One of the biggest misconceptions within Canada is that child support is an extension of spousal support. Many people assume child support is a type of payment given to a parent for their own needs, which is not true. Child support is an amount a parent pays another parent to help support the children. This is not an extension of spousal support or a substitute for spousal support. This blog post from our family lawyer Vancouver will briefly discuss who is entitled to child support and who should be paying it. This post will also explain the child support guidelines, special extraordinary expenses, and whether you can deviate from the child support guidelines.
Who Is Entitled To Child Support And Who Should Be Paying Child Support?
Any dependent child produced by the parent is entitled to child support. This can also include children over the age of majority that have an illness or disability and cannot take care of themselves, as well as children who are attending college or university. The parent who lives with the children most of the time receives child support from the other parent. This does mean that stepparents may be obligated to pay child support. However, this is not common and certain criteria must be met.
Child Support Guidelines And Extraordinary Expenses
In Canada, child support is determined using child support guidelines. There are two types of child support guidelines, federal and provincial. If you are married and are divorcing your spouse, the federal guidelines are applicable to you. If you were in a common law relationship that produced a child or in any other circumstance other than marriage, the provincial child support guidelines are applicable. Both the federal and provincial guidelines work in the same manner. The guidelines work as a table listing the income revenue of an individual and the number of children eligible for child support. As you go through the table it will list the amount of child support that should be paid based on these two criteria. However, this does not mean that amount is set in stone, and you will not owe additional expenses.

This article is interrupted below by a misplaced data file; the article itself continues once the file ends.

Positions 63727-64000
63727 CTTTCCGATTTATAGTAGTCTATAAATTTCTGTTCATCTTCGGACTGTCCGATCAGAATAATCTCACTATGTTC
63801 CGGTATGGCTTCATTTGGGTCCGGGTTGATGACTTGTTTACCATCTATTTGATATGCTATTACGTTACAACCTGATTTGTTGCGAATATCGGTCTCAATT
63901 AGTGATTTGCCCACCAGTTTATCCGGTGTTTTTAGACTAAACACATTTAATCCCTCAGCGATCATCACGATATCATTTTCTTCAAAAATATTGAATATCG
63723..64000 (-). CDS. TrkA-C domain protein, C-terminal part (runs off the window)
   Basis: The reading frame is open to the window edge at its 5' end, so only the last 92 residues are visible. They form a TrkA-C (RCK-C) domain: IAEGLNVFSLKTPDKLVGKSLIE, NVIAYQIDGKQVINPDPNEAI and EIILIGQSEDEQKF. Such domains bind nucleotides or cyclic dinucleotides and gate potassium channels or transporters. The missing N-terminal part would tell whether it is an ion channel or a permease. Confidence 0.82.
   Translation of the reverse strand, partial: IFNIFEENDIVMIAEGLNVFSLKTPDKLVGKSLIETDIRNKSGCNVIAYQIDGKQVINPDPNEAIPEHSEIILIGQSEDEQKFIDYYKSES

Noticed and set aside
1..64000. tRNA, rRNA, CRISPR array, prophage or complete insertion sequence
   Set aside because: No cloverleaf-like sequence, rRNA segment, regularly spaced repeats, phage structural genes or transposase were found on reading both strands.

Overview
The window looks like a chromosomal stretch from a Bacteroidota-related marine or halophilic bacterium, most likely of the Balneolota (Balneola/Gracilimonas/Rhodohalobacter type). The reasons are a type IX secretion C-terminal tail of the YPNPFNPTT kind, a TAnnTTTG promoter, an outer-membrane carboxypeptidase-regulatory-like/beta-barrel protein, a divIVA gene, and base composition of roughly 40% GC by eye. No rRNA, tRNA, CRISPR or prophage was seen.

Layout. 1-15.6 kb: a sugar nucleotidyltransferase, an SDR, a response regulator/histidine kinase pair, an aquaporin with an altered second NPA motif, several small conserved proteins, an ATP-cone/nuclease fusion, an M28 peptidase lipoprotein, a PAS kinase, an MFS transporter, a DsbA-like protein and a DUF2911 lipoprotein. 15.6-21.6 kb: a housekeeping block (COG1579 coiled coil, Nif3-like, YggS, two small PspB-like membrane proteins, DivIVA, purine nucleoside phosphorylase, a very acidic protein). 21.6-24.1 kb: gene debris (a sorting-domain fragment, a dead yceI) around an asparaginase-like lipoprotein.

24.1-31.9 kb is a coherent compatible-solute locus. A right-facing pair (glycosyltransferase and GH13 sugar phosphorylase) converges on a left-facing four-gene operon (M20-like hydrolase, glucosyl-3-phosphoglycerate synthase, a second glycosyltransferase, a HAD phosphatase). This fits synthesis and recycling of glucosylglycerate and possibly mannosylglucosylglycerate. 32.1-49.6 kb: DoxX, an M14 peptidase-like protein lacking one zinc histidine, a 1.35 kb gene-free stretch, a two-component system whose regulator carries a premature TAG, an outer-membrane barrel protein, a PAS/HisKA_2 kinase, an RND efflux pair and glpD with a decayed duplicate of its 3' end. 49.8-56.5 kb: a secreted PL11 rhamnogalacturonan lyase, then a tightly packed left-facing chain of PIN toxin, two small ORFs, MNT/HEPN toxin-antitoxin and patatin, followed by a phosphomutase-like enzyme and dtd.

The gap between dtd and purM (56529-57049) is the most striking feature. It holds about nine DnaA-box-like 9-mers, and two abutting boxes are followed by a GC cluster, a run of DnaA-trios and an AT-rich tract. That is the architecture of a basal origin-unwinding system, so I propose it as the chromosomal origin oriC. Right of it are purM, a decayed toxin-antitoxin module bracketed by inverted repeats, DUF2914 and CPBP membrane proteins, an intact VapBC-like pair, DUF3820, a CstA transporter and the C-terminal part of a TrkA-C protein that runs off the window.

In addition to the regular child support payments dictated in the child support guidelines, a parent may also be obligated to pay for special extraordinary expenses. These expenses are ‘extraordinary’ in that they are not included within the child support guidelines. A few examples of special extraordinary expenses include childcare expenses, medical and dental, expenses for school, expenses for post-secondary education, and extracurricular activities. There are a lot of factors that play into whether you will be obligated to pay for extraordinary expenses. For example, you and your ex-partner have two children. The oldest is no longer a dependent child and you do not pay child support for them. The youngest is starting middle school and is a dependent child. Your ex-partner wants your youngest child to attend private school and requests that you pay for half. If your eldest child went to private school, it is more likely that the court will side with your ex-partner and order you to pay for the private schooling. Another factor that would influence the decision is whether you have the financial ability to pay for private school. If you just lost your job, it is unlikely that the court would force you to take on additional unnecessary financial responsibilities.
Deviating From The Table
The amount of child support owed must always be reasonable. For example, if you make little money but you are the parent that is supposed to pay child support and your ex-partner makes a decent living and does not need the child support payments to take care of the children, you can deviate from the table. You can come to an agreement with your ex-partner on better uses for the money. For example, you spend the money doing things with your children when you see them rather than paying your ex-partner child support. This would be a reasonable alternative. If the parent that is supposed to pay child support has a very high income that exceeds the table amount dictated in the child support guidelines, the parent who is seeking to deviate from the table bears the burden to prove why this is necessary.